In the Pilbara, the first town that usually comes to mind as benefiting from mining and resources is Karratha.

But it’s not the only one.

About 300km south is Onslow. For the first 80 years since it was officially gazetted in the 1880s, its main commodity was wool, exporting from Pilbara’s hinterland sheep stations to the rest of the world.

But after World War II, wool’s purchasing power declined, and the local economy shifted towards tourism and other local resources.

Since then, Onslow’s Port of Ashburton has been exporting a range of resources, particularly into the nearby Asian market.

Agriculture remains an important industry locally, and on a large scale too. Nearby to Onslow, a landholding of 60,000ha south of Onslow with high potential for agricultural use is looking for a proponent to transform the land from a pastoral use to an agricultural or horticultural landholding.

Other than the usual suspect in the Pilbara – iron ore. MinRes’ South Pilbara project has the potential to export iron ore through Onslow’s port.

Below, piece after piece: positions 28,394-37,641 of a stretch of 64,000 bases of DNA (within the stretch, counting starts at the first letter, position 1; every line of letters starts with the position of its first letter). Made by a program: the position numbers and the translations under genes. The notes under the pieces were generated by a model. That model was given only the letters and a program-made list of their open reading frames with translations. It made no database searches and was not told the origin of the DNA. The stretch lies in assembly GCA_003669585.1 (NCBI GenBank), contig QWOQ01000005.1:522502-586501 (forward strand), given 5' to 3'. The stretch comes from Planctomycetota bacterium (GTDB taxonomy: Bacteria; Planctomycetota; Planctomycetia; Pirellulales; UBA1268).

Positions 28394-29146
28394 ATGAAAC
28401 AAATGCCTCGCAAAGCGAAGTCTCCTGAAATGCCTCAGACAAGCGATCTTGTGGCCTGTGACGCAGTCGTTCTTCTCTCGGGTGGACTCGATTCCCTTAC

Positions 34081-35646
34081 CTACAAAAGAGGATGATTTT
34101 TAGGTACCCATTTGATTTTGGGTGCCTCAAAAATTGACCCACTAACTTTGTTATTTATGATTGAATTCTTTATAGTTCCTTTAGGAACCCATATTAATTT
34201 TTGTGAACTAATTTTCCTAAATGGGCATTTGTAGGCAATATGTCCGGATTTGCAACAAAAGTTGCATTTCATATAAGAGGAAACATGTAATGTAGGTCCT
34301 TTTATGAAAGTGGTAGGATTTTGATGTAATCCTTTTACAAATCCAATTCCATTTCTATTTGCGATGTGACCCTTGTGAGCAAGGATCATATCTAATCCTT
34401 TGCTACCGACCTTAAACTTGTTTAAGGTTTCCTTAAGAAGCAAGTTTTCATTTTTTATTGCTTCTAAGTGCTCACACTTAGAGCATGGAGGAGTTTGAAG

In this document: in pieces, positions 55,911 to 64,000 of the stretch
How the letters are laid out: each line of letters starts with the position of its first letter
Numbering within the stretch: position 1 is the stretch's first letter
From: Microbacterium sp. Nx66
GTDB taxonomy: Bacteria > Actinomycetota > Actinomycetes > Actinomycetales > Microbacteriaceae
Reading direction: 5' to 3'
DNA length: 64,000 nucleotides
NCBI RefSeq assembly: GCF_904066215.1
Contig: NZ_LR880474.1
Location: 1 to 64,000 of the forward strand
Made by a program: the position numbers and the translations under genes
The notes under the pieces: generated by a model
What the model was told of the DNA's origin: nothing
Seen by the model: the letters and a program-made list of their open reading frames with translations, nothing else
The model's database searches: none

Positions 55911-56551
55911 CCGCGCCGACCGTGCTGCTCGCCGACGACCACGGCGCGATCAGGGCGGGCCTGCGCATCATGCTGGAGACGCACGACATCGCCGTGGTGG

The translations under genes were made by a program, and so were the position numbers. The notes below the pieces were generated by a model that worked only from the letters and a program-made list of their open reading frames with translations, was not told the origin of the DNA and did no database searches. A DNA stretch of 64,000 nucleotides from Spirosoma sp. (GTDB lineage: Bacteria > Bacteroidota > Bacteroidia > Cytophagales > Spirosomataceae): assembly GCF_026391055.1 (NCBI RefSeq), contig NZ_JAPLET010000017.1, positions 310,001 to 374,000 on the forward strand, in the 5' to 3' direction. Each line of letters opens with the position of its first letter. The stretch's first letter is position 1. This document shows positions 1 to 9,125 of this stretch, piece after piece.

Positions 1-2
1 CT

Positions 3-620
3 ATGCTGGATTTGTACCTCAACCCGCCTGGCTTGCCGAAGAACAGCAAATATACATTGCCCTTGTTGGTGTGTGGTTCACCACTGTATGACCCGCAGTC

Then there’s salt. Yes – salt. Global demand is growing at an incredible rate alongside the world’s population, with demand anticipated to be over 50 million tonnes per annum within ten years. Australia’s proximity to the growing Asian market is making it an attractive place for those in the salt game.

BCI Minerals’ Mardie Salt and Potash project, between Karratha and Onslow, is on track to be the world’s third largest solar salt project. The project will create 200 ongoing jobs and is expected to bring in more than $600 million to the State economy through royalties.

Around 40km south of Onslow, German-based K+S is embarking on its first Australian solar salt project. It is expected investment in the project will be $350 million before production starts, when it is expected to produce 4.5 million tonnes of salt.

On top of that, the project is expected to create 75 permanent jobs and support local businesses. K+S recently submitted an application for a mining licence and will also require an agreement with the traditional owners, the Thalanyji people, before it commences operations.

And this last one might be less surprising – sand. But did you know that the international sand market is projected to be worth US$60 billion per annum by 2030? It is the largest globally mined commodity, with an estimated 40 billion tonnes mined each year.

The Pilbara seems a pretty safe place to dig up some sand, and Cauldron Energy has acquired a 100% interest in high-quality river sand leases at several river mouths, including the Ashburton River at Onslow. The sand will be exported to nearby Asian markets for use in the construction industry.

So while it might not be the first Pilbara town you think of when it comes to mining, there’s plenty going on around Onslow that you might not expect.